Applying Ecological Principles to Management of U.S. National Forests
Issues in Ecology
Ecological Society of America
applying, ecological principles, management, U.S. National Forests
he U.S. National Forest System is a diverse and unique resource that must be managed within the context of competing and shifting social expectations. The policies under which the system operates have changed over the century, along with the values society places on wood production, wilderness protection, recreation, and biodiversity conservation. Proposals for major changes in the management of the National Forests are once again being debated. The consensus among forest ecologists is that all forests, despite their complexity and variability, should be managed as ecosystems. Sustainable forest management practices must be based on an understanding of how natural forest ecosystems work.
We have identified major ecological considerations that should be incorporated in sound forest management policy and their potential impacts on current practice:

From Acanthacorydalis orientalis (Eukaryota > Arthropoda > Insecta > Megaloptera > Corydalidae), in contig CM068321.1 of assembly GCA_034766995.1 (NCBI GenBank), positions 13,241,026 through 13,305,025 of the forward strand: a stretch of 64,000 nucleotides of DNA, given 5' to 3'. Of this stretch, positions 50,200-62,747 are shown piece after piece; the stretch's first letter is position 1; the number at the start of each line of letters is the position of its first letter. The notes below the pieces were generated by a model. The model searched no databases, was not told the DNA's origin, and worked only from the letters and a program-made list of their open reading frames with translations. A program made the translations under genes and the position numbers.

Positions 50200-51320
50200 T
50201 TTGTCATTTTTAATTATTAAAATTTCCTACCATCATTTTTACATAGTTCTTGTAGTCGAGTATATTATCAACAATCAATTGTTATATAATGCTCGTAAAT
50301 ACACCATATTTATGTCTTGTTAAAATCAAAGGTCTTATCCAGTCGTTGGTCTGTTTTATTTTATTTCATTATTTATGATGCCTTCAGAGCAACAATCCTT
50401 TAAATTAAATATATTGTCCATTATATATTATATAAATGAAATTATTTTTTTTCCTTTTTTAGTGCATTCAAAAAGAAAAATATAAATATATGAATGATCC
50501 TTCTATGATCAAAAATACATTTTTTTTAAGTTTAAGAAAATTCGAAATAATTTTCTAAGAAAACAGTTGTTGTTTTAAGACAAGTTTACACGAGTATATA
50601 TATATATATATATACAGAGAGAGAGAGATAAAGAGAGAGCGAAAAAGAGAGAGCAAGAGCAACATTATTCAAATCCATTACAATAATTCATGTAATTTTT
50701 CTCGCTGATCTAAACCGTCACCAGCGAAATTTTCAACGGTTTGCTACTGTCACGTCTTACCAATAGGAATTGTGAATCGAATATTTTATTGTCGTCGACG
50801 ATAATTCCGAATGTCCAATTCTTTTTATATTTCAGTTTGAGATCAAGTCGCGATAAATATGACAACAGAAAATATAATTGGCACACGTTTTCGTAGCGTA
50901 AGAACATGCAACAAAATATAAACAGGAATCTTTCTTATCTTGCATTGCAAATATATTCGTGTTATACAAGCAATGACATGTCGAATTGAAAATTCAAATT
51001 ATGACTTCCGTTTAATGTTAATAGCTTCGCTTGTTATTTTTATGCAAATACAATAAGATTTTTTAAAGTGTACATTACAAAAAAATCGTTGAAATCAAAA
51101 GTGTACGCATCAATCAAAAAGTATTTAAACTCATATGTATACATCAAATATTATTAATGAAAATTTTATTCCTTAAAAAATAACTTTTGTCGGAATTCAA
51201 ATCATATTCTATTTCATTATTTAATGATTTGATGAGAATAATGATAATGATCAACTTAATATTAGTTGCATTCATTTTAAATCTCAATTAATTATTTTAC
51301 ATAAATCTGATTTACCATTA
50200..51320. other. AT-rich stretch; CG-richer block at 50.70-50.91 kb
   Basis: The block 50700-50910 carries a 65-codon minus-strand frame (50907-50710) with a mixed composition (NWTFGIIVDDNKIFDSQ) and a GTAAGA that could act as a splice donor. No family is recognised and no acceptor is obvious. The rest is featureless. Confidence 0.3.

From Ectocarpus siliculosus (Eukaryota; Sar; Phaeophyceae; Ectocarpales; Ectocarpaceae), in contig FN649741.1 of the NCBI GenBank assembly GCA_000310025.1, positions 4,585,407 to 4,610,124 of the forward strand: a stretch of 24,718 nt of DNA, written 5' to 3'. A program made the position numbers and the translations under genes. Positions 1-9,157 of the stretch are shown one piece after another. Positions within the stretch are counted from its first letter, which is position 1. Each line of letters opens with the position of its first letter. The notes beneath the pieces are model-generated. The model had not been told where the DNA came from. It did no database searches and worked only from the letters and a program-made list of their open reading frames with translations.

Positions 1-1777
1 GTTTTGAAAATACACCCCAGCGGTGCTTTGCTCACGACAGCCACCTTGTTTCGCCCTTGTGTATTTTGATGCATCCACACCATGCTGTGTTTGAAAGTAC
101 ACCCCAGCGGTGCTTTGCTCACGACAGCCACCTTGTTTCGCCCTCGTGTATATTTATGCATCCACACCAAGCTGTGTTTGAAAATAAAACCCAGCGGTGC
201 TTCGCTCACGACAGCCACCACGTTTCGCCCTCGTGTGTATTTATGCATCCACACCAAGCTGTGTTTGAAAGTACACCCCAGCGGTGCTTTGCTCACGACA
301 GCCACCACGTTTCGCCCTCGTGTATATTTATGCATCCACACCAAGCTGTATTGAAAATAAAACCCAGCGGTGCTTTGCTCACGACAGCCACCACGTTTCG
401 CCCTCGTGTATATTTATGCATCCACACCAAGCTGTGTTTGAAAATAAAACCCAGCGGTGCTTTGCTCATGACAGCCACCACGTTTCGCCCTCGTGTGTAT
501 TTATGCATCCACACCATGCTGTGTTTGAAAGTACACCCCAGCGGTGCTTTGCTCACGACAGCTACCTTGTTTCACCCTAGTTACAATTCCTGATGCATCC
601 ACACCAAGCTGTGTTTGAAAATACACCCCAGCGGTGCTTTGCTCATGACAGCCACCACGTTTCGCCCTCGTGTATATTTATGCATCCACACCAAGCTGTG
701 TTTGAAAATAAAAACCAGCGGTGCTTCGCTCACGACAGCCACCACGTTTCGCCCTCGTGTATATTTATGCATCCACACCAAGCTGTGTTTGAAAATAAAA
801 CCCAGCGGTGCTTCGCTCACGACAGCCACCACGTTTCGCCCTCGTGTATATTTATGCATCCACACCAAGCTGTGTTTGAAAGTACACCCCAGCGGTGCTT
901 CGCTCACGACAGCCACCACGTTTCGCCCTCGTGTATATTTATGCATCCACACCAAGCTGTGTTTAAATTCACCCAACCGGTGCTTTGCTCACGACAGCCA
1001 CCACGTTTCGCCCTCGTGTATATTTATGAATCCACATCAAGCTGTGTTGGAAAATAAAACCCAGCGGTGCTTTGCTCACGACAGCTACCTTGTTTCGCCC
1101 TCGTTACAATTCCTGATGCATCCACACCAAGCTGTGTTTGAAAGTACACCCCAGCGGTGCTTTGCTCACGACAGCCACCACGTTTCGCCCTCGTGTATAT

* Maintenance of soil quality and nutrient stocks that hold the key to current and future forest productivity may necessitate adjusting timber harvest rates and leaving more large woody debris on cutover sites.
* Protection of water quality and yield and prevention of flooding and landslides call for greater attention to the negative impacts of logging roads and the value of undisturbed buffer zones along streams and rivers.
* Conservation of forest biodiversity will often require reducing forest fragmentation by clearcuts and roads, avoiding harvest in vulnerable areas such as hardwood or old growth stands and riparian zones, and restoring natural structural complexity to cutover sites.
* Planning at the landscape level is needed to address ecological concerns such as biodiversity, water flows, and forest fragmentation. Repeated overcutting of National Forests lands in the past has been linked to lack of planning at the landscape scale.
* Increasing pressures on forests due to human population growth and global change oblige land managers to be alert for climate-related stresses as well as damage from ground-level ozone, acid rain, and acidification of soils and watersheds.
Aber, J., N. Christensen, I. Fernandez, J. Franklin, L. Hidinger, M. Hunter, J. McMahon, D. Mladenoff, J. Pastor, D. Perry, R. Slangen, and H. Van Miegroet. 2000. Applying ecological principles to management of U.S. National Forests. Issues in Ecology. Issue 6. 20 pp. Ecological Society of America. Washington, D.C.